The School has obtained “parità scolastica” for students enrolled in the Early Childhood Programme and the Primary and Secondary School. ISLP offers all Italian students the opportunity to follow the Italian national curriculum, from the beginning of Primary School until the end of Middle School, and to take the relevant examinations when required.
The Italian Programme in the Early Years aims to develop the children’s communication skills in order to listen and speak in Italian. At this stage in their language development there is no distinction between students who are Mother Tongue Italian and those learning Italian as an Additional Language (The Italian Mother Tongue and IAL Programmes start in ES1). Where appropriate, the Early Years Italian Programme follows concepts covered by the class teacher in Units of Inquiry.
After Early Years, the teaching of Italian is provided in two distinct courses. For students who are learning Italian as a foreign language, language skills are developed to enable children to speak, read and write with increasing fluency, enabling our students to enjoy and better understand the host country.
The Italian Mother Tongue Programme begins in the first primary class and follows the Italian Language strand of the ministerial programme (speaking, reading and writing) but at the same time provides Italian Mother Tongue students with an opportunity to develop a global perspective by making connections with the Units of Inquiry.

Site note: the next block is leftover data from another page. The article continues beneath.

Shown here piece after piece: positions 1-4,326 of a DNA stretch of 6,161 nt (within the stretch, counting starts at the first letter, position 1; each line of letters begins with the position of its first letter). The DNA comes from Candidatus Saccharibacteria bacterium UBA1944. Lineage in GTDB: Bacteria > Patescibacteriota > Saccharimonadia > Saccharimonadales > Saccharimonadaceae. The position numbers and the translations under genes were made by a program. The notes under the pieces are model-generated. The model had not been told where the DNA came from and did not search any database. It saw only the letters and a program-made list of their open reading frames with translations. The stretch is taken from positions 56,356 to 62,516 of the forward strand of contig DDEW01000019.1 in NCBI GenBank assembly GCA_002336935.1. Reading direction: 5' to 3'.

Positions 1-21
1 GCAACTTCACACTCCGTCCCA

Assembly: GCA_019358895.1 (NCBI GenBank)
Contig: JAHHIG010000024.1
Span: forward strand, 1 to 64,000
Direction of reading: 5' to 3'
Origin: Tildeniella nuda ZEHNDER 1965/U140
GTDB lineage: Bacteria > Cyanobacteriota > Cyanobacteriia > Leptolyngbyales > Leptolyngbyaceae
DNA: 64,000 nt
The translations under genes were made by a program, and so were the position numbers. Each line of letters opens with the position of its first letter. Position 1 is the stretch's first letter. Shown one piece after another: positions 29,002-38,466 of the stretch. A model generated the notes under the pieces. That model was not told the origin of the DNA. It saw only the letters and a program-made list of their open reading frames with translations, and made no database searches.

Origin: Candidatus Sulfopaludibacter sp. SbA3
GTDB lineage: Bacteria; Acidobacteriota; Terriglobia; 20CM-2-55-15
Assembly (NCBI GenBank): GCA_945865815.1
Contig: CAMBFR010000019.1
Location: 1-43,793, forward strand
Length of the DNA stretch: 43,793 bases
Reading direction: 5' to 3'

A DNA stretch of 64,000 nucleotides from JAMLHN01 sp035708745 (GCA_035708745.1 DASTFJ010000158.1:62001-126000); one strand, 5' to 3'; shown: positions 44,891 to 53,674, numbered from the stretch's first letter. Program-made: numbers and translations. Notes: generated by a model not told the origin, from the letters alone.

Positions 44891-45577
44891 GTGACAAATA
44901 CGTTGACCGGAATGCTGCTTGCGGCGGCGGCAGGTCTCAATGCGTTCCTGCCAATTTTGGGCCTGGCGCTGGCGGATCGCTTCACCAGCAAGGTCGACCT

Middle and High school students continue their Italian experience through a Language A or Language B route. Routes will depend on the student’s prior experience and knowledge of Italian and this is explained in the Language Policy which can be made available to parents. Students inquire into a range of unit questions which may also connect to other experiences within the curriculum such as work in Humanities and other Language A and B subjects.
At the beginning of MS3 parents are invited to a meeting where they are asked to confirm if their child will sit the Italian Ministerial Exam ‘Terza Media.’ While the school offers support in enrolling students for the exam and coordinating with the Italian subject teachers who will administer the exam, it is the student and parents’ responsibility to make sure they are adequately prepared to sit the exam. This is also applicable for the ‘Term paper’ which must be completed prior to the Terza Media exams.